In recent years, as discussions around sustainability continue to be front and centre, triticale has seen renewed attention as a versatile and sustainable crop for farmers. This wheat-rye hybrid, created about 100 years ago, offers a range of benefits, including high yields, drought tolerance, disease resistance, and the potential for multiple uses such as grain production, forage, and even ethanol production. With local breeding programs in Alberta and Saskatchewan as well as the United States producing improved varieties, triticale is becoming an increasingly popular choice among farmers in Canada, especially in areas with soils depleted of resources or affected by nature such as drought or even excess moisture. Currently, triticale is mostly grown on marginal land with good results, however, as farmers recently are giving this crop some prime land, we might be in for a very nice surprise!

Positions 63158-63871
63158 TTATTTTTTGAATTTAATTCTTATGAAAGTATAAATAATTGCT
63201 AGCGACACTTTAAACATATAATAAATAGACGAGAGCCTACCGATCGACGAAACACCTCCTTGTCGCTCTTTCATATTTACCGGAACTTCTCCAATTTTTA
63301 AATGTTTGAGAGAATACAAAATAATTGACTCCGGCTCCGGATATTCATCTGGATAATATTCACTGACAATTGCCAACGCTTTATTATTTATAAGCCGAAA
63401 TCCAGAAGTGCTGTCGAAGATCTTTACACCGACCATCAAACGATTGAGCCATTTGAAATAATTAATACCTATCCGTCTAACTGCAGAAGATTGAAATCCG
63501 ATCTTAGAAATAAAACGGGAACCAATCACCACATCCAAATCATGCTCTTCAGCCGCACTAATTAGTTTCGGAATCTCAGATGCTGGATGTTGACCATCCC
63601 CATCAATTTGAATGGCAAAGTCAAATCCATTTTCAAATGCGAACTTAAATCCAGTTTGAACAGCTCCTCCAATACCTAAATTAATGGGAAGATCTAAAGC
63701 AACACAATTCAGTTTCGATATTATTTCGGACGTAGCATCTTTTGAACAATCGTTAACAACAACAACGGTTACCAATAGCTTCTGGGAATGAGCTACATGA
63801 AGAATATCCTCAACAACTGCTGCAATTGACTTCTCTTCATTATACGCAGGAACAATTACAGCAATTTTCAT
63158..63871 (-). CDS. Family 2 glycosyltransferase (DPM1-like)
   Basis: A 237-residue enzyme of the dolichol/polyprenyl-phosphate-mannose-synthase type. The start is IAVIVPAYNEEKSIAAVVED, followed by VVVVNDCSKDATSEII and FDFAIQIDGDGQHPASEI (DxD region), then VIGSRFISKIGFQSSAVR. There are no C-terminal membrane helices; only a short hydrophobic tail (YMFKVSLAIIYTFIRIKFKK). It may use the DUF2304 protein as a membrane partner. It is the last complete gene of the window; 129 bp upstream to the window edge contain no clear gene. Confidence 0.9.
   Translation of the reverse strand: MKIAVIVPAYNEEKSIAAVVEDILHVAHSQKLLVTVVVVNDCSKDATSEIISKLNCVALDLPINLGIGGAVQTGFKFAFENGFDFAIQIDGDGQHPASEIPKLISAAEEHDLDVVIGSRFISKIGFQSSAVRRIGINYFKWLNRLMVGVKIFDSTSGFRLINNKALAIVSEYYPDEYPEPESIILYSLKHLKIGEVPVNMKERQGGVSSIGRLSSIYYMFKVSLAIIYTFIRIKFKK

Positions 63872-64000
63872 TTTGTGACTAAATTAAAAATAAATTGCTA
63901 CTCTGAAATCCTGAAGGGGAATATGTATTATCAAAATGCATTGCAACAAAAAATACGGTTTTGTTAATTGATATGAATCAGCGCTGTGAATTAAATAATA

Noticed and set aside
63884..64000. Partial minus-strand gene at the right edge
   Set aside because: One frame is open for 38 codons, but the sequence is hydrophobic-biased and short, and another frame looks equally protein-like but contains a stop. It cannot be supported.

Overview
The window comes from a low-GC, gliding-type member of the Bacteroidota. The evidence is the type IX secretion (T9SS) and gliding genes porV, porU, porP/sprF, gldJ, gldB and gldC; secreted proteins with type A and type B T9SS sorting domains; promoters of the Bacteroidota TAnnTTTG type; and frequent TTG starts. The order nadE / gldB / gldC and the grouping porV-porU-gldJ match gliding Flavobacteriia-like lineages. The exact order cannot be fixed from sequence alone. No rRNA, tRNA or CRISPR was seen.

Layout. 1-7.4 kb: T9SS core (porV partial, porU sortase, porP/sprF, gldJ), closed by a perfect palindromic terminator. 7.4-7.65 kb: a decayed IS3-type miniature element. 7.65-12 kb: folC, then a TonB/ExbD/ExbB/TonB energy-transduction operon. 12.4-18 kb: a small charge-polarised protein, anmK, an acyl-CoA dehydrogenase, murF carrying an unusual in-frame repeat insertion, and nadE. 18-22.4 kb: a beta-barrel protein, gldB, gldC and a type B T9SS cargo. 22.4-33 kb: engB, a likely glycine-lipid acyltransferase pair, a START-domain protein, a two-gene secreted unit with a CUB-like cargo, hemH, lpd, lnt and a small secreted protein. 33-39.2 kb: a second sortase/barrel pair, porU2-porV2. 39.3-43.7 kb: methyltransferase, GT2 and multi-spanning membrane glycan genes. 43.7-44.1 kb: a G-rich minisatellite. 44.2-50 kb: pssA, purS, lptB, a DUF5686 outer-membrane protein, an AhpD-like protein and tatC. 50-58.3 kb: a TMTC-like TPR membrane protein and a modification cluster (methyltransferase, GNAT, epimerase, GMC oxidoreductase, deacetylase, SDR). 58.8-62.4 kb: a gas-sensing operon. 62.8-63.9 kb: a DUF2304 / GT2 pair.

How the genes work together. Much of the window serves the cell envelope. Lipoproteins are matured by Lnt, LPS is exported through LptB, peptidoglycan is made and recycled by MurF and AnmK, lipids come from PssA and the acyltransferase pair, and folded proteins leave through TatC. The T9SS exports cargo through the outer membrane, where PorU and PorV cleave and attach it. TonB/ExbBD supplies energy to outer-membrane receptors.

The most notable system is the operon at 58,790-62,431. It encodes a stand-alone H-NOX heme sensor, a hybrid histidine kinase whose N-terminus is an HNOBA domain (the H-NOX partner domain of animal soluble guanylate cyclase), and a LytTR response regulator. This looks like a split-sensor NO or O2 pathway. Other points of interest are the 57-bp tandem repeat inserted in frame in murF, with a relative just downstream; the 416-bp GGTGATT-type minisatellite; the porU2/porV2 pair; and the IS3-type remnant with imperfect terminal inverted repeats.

Triticale for Grain Production
One of the primary advantages of triticale is its high grain yield. New varieties, such as TriCal Surge™ or AB Snowcat, have been developed to yield at least 10 to 15 percent higher than the high-yielding feed wheat varieties on the market.
Besides yield, these newer varieties have also been bred to provide advantageous characteristics, such as:
- Earlier maturity – addressing a previous concern of farmers who wanted to grow triticale for grain
- Shorter stature – compared to earlier varieties and helps to prevent lodging and allows for higher nitrogen application, resulting in increased yields
- Drought resistance – for those dry-land farmers, triticale is a reliable choice even in the driest years
- Disease resistance – breeding efforts have focused on improving resistance to ergot, a fungal disease that affects triticale, by crossing triticale with wheat and then backcrossing it to triticale
Silage Potential of Triticale